Adrien Lejeune, grocer and apothecary, was born in 1847 in Bagnolet, then just beyond the walls of Paris; he died in 1942 in Novosibirsk, Siberia...
The contrast between Abraham Lincoln and presidential candidate Donald Trump could hardly be more striking. Yet both men can be placed within the continually evolving politics of the Grand Old Party, argues Tim Stanley.
The castles of Scotland are tangible evidence of the country’s evolution from violent feudalism towards a more settled and centralised nation state. David C. Weinczok explores a land of hill forts, towerhouses and châteaux.
Since the revolution, French history has been marked by moments that promise progress but end in bitter failure. The election of the Popular Front in 1936 was one such example, says Jonathan Fenby.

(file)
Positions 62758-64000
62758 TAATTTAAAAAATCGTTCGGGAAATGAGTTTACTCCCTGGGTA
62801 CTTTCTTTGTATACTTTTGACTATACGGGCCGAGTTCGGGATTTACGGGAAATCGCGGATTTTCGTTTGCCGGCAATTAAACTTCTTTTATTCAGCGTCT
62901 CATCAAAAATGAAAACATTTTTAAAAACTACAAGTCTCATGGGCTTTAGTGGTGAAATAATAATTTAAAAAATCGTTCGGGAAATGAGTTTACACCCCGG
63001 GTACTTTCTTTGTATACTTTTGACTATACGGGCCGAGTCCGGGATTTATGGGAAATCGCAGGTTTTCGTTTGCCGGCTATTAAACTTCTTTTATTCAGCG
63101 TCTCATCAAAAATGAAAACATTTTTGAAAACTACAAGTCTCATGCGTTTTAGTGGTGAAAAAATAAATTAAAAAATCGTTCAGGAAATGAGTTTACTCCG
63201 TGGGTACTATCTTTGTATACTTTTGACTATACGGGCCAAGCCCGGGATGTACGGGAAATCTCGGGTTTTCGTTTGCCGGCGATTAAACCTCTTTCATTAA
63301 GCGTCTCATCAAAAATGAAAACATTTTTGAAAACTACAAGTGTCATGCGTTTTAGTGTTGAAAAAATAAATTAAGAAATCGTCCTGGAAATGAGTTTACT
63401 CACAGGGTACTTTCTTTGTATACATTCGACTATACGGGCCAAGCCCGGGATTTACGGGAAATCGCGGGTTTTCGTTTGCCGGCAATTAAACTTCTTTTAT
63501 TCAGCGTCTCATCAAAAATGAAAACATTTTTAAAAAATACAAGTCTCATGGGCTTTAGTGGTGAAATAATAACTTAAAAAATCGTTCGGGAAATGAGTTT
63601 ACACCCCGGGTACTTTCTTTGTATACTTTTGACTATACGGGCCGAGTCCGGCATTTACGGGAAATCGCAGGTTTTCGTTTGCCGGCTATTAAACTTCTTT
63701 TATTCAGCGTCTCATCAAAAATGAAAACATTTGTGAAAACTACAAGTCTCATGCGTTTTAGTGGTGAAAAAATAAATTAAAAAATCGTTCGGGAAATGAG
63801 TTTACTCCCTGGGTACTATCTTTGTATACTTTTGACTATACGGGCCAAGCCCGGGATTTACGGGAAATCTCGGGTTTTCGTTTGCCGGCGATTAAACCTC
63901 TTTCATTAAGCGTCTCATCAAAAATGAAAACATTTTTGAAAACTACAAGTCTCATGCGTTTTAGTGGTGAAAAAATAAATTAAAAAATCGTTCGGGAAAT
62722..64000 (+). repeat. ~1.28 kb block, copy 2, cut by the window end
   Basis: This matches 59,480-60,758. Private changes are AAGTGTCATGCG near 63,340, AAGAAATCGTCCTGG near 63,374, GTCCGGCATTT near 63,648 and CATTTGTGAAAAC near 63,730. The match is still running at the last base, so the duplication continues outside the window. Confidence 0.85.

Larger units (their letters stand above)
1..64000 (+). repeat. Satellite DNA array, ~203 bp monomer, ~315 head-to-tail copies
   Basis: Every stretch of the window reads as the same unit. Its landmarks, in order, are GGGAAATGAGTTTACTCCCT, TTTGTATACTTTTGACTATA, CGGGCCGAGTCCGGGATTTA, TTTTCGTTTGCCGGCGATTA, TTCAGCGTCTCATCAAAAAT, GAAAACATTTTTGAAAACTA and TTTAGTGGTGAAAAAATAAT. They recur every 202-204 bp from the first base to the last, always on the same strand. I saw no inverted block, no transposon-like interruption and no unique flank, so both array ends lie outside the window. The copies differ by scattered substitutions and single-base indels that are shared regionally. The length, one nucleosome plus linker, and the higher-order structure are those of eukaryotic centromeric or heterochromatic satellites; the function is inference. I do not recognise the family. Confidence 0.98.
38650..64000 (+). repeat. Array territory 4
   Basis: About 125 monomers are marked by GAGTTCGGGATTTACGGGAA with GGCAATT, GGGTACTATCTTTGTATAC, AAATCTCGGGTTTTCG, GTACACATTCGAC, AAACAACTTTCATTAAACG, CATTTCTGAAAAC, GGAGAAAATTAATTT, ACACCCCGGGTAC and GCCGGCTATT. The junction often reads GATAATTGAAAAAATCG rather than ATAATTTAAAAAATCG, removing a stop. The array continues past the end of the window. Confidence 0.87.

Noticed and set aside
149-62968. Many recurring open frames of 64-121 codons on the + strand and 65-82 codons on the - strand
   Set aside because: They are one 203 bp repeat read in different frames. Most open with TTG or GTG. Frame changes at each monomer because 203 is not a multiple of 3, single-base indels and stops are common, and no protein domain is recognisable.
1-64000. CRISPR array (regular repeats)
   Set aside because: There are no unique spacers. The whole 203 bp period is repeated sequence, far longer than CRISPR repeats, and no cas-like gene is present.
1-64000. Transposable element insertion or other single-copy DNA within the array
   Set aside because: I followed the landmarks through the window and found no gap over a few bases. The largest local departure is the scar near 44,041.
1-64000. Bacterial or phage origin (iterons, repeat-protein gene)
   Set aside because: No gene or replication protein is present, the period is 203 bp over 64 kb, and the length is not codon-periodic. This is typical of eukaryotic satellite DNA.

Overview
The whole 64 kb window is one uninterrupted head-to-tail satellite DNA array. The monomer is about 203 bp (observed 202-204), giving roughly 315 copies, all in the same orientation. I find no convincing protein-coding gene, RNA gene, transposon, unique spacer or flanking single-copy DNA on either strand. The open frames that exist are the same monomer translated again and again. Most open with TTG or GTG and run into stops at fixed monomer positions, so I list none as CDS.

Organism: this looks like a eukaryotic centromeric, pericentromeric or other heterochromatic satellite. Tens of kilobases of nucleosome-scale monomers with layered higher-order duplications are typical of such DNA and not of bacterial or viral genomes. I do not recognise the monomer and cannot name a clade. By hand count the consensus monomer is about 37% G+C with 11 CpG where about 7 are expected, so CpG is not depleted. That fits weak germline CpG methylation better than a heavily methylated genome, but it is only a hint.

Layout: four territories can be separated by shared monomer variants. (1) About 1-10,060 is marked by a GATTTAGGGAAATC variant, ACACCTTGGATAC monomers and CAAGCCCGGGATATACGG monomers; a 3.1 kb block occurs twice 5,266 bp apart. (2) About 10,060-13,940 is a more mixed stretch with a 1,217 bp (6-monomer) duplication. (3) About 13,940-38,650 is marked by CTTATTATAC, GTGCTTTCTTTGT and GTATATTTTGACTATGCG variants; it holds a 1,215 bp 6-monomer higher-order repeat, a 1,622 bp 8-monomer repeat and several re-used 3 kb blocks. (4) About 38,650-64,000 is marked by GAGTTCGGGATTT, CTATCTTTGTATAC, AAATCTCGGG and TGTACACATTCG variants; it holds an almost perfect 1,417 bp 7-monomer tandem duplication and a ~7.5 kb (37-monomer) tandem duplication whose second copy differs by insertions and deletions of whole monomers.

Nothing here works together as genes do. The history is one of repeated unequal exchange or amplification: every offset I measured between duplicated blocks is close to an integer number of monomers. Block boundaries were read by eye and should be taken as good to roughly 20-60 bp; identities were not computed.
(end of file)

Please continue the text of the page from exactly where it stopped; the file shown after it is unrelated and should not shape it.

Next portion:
In January 1898, Winston Churchill returned to Bangalore to troubling news. His mother, Lady Randolph Churchill, had to restructure her finances...
Kate Wiles explores a unique nautical chart, designed to be understood only by its creator.
Walatta Petros was a woman feared even by kings. Wendy Laura Belcher tells the story of the Ethiopian saint, her relationships with centuries of monarchs and the stories of the miracles she performed.
Jan Plamper opens The History of Emotions with a visit to an anatomy room. His research on the history of fear among soldiers had led him...
A family planning clinic opened in New York on October 16th, 1916. It lasted only a few days.
Witnessing the slow decline of his native Sicily, the last Prince of Lampedusa saw both blame and possible salvation in the island’s unique location and history, writes Alexander Lee.